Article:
I just found out Sunday that the brother of an old friend died on New Year's day. 3.a.m., the ceremonial moment, old year out, new year in, 3 hours past. He was the father of a 6 year old boy, and a young husband. Apparently, the police labeled it as "mis-handling of a firearm". He was in his late 20s.
A 27 year old friend was charged with manslaughter. He made the 911 call to the police; apparently no one thought this was anything but an accident. I imagine one minute they were laughing together, goofing on the whole thing, "put your hands up!" or some such idiot phrase, the trigger pulled...one young man's life ended by a bullet, the other young man's life forever compromised.
One moment. Jerking the wheel too far to the left, talking on the cell phone, putting in the password for voice-mail---eyes off the road for seconds. Galloping down the stairs to do laundry, foot missing one step by less than an inch, tumbling down, neck broken. We live in precarious balance, and if we faced our fragility in each moment, we would be unable to bear it. Every second would be fraught with a sense of panic or preciousness. NO one would get anything done (and after all, we are Americans. It's Un-American not to get things done).
In my Buddhist training, I was taught that both hope and fear constitute a type of imprisonment. Either way, we're locked into a mode of prediction, a sense of how we long for it to be, what we feel we need...or a dread of what might happen, what we believe would be unbearable. I've learned to, over and over, sit with not-knowing. Boredom, lust, sleepiness, shopping lists, painful knees, "how much longer do I have to sit here before they ring the bell?" It has been good training. And, through the training, I've learned that as long as I continue in human form, I'll be dancing between hope and fear. I've learned to give myself permission and the space to feel both, to feel compassion for myself and every other human who goes through this dance. To feel my own broken heart, and let my heart break for all others, and for this sad and beautiful world. I know what moments of clarity look like. I know how it feels to, for a series of moments, be present; colors blooming, no separation between foot and floor. Walking, walking. Sitting, eyes cast down, a few feet in front of me. Then, raising the gaze and finding the open field of sight. The way the light falls. The sound of my breathing. The dignified posture of those around me, sitting on their meditation cushions, practicing presence. All before me is part of me.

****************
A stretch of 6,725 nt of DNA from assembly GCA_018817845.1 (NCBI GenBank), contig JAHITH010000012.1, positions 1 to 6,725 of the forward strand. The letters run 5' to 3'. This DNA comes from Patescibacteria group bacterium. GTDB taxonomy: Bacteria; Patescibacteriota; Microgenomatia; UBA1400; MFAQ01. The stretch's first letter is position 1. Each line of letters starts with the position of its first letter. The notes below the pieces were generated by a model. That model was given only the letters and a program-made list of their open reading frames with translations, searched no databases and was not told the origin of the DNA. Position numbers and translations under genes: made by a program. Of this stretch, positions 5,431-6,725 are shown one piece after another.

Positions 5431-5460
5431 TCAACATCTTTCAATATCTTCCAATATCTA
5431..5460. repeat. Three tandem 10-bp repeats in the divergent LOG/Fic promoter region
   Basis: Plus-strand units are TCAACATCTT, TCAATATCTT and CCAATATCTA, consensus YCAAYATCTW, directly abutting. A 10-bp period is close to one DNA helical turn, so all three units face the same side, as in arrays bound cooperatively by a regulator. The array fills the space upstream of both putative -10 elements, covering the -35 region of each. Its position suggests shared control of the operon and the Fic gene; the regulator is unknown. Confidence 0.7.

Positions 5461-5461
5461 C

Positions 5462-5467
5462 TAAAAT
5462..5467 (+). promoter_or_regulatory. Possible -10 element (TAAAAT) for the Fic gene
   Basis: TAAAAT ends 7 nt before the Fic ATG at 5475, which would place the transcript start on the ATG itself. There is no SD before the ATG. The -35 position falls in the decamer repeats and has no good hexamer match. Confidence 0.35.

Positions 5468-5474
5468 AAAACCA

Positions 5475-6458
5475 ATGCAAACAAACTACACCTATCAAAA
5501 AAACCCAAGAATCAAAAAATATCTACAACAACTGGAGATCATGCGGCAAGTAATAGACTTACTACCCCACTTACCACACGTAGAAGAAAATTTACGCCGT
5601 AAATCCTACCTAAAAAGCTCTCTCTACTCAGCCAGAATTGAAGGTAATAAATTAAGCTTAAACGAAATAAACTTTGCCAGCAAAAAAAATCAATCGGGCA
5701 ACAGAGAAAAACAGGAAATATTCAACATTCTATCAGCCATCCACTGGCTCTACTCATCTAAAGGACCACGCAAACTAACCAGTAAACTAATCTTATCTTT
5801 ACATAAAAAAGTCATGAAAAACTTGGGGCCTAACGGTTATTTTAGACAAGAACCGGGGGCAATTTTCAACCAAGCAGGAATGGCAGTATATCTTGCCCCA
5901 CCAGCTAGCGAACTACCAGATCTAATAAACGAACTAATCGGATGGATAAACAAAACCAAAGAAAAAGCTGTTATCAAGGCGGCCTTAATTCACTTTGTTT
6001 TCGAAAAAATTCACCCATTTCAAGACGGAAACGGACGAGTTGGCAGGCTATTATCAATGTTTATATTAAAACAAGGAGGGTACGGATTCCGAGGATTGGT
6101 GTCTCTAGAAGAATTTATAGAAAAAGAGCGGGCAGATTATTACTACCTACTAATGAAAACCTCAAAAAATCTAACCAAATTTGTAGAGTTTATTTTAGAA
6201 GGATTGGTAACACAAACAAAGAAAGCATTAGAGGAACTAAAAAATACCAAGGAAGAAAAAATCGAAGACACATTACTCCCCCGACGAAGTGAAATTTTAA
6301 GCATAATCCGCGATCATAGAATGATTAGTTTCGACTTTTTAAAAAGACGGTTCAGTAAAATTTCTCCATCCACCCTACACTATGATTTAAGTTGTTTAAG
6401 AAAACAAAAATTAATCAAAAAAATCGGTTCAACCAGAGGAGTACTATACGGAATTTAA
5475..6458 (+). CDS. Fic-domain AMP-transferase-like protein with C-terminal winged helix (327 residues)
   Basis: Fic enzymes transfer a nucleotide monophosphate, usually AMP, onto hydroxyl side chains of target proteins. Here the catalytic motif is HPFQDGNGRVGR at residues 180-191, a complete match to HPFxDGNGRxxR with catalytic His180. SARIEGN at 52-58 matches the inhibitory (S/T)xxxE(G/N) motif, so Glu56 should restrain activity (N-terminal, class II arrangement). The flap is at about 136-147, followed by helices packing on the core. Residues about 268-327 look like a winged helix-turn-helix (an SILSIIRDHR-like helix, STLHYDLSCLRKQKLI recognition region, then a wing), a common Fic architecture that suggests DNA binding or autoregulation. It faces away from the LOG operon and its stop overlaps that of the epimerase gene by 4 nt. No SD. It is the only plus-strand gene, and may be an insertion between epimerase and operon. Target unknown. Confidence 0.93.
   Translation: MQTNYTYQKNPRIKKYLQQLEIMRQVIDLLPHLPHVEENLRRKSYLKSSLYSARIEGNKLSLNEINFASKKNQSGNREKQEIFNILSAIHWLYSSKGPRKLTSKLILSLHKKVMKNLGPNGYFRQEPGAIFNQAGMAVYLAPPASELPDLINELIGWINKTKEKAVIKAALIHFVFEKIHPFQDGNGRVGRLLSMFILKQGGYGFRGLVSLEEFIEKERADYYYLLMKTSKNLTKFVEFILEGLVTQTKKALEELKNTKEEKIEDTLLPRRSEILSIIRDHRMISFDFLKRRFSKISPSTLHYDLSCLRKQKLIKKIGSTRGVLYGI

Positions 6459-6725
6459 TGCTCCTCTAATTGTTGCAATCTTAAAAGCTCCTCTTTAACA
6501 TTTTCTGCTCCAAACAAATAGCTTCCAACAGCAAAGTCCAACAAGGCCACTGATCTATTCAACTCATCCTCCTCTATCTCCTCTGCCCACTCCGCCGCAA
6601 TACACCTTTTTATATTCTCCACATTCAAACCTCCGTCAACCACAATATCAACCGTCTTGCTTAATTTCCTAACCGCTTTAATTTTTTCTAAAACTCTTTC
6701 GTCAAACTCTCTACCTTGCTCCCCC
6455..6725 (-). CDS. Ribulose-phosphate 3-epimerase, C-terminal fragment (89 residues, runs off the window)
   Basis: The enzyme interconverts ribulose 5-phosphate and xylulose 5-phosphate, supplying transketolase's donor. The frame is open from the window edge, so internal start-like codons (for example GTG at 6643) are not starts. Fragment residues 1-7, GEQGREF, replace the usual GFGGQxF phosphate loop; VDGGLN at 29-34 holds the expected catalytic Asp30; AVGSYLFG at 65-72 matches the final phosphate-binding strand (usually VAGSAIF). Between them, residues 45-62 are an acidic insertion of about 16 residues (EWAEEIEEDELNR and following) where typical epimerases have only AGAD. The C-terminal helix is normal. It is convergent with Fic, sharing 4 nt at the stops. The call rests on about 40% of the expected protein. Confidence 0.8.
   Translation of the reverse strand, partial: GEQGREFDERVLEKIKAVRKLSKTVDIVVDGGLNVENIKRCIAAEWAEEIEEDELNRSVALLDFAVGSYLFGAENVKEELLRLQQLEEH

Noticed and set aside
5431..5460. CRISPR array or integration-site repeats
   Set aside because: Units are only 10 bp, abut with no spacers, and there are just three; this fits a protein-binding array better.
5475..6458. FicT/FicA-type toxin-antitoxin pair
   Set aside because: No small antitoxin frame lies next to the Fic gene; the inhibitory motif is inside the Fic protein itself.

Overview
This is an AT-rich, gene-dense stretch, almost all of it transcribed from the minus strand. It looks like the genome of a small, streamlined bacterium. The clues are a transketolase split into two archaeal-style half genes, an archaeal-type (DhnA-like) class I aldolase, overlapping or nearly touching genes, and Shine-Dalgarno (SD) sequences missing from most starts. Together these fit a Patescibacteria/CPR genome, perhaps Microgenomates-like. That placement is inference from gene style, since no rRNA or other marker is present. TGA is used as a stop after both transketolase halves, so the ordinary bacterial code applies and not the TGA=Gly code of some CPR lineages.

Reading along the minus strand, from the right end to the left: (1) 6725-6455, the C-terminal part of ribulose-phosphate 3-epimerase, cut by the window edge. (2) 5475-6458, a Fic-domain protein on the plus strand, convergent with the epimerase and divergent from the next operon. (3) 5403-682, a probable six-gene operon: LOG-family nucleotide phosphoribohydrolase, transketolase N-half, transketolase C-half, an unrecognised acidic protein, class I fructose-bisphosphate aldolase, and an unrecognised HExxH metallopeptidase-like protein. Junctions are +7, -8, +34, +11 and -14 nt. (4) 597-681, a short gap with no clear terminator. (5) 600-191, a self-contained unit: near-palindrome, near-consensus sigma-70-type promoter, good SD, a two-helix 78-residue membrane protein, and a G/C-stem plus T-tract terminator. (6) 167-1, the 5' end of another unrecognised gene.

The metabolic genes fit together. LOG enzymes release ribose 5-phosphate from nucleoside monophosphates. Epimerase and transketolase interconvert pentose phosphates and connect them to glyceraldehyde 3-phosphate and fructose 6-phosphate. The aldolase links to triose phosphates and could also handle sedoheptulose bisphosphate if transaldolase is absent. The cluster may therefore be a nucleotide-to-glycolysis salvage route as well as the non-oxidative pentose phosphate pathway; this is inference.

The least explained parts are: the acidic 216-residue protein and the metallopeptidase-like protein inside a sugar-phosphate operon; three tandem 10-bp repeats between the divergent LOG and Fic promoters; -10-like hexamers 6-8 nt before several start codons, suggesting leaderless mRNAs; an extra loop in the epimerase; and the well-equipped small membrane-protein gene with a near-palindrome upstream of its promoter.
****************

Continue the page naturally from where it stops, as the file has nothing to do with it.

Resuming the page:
Tonight, I am with my friend and her family as they mourn. They're far away, but I imagine their faces, their cries, their devastation. My friend without her only sibling now. They won't grow old together. When their parents are gone, my friend will remember them alone; no other child of theirs to reminisce with. No one to remember the birthdays the vacations the family secrets and joys. A mother without her boy. A son who, only too soon, will not know if he's having a memory of his dad, or re-living someone else's snapshot story he's been told.
One moment of carelessness. How many of us will find that threshold, cross it, and be gone?